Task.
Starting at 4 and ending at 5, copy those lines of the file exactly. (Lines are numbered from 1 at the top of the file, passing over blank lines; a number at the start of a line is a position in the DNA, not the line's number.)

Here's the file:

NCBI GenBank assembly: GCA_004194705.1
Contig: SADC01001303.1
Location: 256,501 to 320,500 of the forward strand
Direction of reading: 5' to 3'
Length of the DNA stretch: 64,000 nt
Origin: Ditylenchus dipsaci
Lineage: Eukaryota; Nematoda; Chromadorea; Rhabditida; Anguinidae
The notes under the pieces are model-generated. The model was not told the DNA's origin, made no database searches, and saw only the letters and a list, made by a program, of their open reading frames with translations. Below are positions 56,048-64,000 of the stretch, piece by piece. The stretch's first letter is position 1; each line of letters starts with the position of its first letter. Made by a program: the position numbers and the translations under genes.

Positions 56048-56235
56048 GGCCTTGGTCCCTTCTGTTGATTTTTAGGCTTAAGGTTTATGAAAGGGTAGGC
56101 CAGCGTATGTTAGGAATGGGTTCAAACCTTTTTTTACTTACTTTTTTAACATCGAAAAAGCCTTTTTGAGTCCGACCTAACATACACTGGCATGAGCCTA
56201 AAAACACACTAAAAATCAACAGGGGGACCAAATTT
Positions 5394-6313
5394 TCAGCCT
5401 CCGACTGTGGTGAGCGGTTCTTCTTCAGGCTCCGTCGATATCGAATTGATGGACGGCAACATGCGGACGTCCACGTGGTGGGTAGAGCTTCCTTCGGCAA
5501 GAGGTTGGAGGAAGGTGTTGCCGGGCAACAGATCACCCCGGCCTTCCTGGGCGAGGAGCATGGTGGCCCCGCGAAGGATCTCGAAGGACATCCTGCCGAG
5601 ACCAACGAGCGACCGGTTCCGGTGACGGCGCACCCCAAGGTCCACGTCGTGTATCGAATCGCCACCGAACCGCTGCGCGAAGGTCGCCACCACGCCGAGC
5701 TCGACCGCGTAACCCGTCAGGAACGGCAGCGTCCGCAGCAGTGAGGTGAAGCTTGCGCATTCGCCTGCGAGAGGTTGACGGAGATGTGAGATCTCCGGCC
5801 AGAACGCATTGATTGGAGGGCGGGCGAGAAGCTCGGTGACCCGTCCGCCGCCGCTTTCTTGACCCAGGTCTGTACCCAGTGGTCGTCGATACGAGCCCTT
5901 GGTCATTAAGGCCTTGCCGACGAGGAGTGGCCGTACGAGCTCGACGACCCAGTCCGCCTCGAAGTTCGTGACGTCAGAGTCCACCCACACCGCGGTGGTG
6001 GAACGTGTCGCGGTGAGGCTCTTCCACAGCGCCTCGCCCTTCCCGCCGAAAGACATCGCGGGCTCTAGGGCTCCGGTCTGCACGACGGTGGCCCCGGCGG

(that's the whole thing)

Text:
Direction of reading: 5' to 3'
Length of the DNA stretch: 64,000 nt